Today (yesterday for you) marked the 35th anniversary of the original Transformers cartoon. I'm just going to take a moment to appreciate a show I've been watching over and over for 35 years. I kinda I have to at this point. My strongest memories of the show was right around when it first started airing and my family had recently moved to a neighborhood in Statesboro GA. Like most kids around my age, I was obsessed with all the various cartoons and toys. For some reason this one stood out. It just did, I am who I am, and I like what I like. I like Transformers.
There's a few moments that are the type of thing that only happen when you're a child (normally). Megatron pulls a swerve and my brother and I looking at each other in surprise and disbelief with our mouths wide open. Or Megatron says something sinister and my cousin standing straight up yelling at the tv "THAT'S WHAT YOU THINK MEGATRON" shortly before my uncle tells him to shut the hell up. You never really get those moments back. If anything, that's what I have nostalgia for.
That Halloween, thanks to my local K-Mart, I was Snarl in my cool Collegeville costume. The kind with the name of the character on the chest so you could point it out to the old lady who asked what you were. Later that old lady went to a closed store, read the store was closed on the sign, then proceeded to beat on the door only to ask the cleaning crew if the store was closed. While the smock has long dissolved to time (my parents probably threw it away), I still have the mask somehow. Somehow. It slowly evaporates year after year. It wasn't meant to last a lifetime and it's eventually just going to fade from existence.
We lived in a neighborhood across the street from a college. Just behind the college was a tiny movie theater that we later saw the 1986 movie at. A kid from the bus who seemingly had his Perceptor with him everyday managed to watch every showing. He was a little older than me and one of my brothers friends. Sometimes I wonder if that kid grew up to be another one of us in what became the Transformers fandom. I was the only kid in my 3rd grade class to see the movie and got to have that cool moment of telling everybody what happened just in time for the new season to start. That kid who cried every morning was pretty upset.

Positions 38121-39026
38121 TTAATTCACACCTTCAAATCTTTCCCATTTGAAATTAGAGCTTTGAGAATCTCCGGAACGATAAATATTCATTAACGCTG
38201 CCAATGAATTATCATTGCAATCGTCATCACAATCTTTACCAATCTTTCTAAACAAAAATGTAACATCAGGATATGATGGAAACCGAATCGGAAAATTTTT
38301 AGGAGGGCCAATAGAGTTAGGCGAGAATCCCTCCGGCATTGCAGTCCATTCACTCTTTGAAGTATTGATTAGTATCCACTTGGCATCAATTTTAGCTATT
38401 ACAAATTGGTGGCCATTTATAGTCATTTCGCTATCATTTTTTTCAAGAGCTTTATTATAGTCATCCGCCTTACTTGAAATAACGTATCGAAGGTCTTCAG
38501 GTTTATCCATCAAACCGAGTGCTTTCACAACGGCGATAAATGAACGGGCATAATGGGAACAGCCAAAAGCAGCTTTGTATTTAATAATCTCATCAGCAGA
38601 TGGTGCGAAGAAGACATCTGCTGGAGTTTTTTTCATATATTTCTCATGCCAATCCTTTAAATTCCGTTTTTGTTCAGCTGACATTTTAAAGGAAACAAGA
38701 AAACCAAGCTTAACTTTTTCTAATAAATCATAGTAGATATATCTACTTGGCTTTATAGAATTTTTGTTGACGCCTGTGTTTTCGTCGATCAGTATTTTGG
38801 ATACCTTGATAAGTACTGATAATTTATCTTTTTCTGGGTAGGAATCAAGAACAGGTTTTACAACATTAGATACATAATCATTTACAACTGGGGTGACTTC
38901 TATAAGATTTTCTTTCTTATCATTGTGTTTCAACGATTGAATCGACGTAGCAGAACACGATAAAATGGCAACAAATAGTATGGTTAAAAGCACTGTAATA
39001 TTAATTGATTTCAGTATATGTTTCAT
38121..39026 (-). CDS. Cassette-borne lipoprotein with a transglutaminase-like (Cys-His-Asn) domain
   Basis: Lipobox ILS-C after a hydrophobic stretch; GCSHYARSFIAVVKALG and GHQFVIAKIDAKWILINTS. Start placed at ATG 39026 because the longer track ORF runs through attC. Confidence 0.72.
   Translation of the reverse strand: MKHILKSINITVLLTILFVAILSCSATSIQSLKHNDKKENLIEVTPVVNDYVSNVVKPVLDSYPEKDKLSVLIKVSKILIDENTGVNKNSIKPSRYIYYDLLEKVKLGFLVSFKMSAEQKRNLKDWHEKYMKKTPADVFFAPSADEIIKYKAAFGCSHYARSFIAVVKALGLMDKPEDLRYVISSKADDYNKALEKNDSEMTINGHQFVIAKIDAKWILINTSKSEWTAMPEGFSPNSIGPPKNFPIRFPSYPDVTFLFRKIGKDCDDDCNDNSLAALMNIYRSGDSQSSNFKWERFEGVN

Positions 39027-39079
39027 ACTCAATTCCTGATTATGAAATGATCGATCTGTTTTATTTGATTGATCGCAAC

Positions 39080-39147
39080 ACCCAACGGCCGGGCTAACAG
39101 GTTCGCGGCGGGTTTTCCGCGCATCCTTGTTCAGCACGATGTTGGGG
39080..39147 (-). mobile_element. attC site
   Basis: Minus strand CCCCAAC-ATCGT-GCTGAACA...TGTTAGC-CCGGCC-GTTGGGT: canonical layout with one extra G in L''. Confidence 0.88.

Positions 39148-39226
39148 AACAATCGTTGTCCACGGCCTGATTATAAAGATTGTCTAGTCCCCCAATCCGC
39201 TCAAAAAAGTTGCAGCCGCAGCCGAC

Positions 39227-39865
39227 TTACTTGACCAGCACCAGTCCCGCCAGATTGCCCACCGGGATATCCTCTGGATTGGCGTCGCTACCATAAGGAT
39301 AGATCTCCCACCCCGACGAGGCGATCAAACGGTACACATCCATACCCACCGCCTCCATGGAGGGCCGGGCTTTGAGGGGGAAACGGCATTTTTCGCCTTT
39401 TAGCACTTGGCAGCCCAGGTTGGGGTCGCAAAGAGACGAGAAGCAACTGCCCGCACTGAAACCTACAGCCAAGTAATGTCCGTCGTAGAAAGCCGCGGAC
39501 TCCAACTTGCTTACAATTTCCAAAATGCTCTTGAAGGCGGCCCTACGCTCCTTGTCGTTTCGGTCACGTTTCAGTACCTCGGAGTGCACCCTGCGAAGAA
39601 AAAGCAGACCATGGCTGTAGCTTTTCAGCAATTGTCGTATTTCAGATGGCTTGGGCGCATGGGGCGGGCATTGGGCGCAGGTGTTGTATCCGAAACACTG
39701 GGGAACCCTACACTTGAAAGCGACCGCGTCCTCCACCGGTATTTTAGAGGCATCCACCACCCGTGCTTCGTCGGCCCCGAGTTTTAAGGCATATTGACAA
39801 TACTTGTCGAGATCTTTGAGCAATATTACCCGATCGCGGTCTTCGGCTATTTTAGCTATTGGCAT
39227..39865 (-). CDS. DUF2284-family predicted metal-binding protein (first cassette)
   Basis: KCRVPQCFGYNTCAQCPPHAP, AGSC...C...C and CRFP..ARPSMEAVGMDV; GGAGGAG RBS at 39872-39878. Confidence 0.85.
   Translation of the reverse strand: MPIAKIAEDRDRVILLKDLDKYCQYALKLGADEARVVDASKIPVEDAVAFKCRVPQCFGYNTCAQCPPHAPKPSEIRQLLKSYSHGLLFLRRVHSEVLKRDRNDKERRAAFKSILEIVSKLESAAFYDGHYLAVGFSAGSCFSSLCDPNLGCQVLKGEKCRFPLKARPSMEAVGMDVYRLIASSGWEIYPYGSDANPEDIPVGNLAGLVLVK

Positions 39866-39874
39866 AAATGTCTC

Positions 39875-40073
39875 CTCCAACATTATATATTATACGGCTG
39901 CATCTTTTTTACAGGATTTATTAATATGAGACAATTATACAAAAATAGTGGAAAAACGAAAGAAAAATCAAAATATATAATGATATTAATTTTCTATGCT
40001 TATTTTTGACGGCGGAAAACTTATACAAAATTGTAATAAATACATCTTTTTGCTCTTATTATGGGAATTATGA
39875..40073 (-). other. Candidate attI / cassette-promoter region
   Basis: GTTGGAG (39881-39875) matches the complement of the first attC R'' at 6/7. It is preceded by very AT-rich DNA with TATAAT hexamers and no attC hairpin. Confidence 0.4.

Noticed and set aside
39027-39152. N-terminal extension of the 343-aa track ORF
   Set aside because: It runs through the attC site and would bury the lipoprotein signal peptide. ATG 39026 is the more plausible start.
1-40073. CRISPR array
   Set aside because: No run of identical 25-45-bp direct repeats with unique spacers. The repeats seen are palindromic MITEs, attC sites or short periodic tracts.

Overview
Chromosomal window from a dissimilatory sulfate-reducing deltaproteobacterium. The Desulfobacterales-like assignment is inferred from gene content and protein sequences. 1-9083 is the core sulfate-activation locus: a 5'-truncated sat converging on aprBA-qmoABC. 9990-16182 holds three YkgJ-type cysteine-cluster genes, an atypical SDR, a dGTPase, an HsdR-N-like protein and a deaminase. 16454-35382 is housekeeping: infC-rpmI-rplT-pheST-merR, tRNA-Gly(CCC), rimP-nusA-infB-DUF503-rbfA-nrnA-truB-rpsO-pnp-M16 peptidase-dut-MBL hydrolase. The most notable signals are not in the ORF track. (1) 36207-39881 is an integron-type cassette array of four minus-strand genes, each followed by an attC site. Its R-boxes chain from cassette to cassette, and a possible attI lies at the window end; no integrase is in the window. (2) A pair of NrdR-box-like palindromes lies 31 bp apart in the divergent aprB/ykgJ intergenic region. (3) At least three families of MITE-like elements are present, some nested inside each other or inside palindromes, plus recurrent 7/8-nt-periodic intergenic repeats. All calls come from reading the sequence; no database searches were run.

We moved out of Statesboro and into the suburbs of Atlanta by the end of season 3. That following fall The Rebirth aired ending the show (for us in the US anyway) before beginning the reruns of season 5 and G2... or just reruns on odd channels. The comic continued for a while and the toys chugged on, but that cartoon never went away. I'm not being wistful, you can watch it on Tubi. But seriously, here I am 41 and still talking about it just like I was in second grade on the bus. Just a little more sarcastic.
Did I ever imagine I'd still be talking about that show all these years later? No. I don't think it ever occurred to me that I'd grow up. It's a surprise to some people that I spent my spare time with this old cartoon and talking about it online. I guess it isn't normal, though now in the time of social networking talking about old shows is common place. I'm not sure what my life would be like now without that cartoon. I don't mean that in any phony pseudo deeper meaning type of way. I mean that as outside of my wife and co-workers, the people I talk to most are because of that cartoon. I'm not ashamed of that either. I'm happy, I like who I am. So, like I said, I kind of owed it to that old cartoon to take a moment to talk about it a little. It's part of my life and part of me.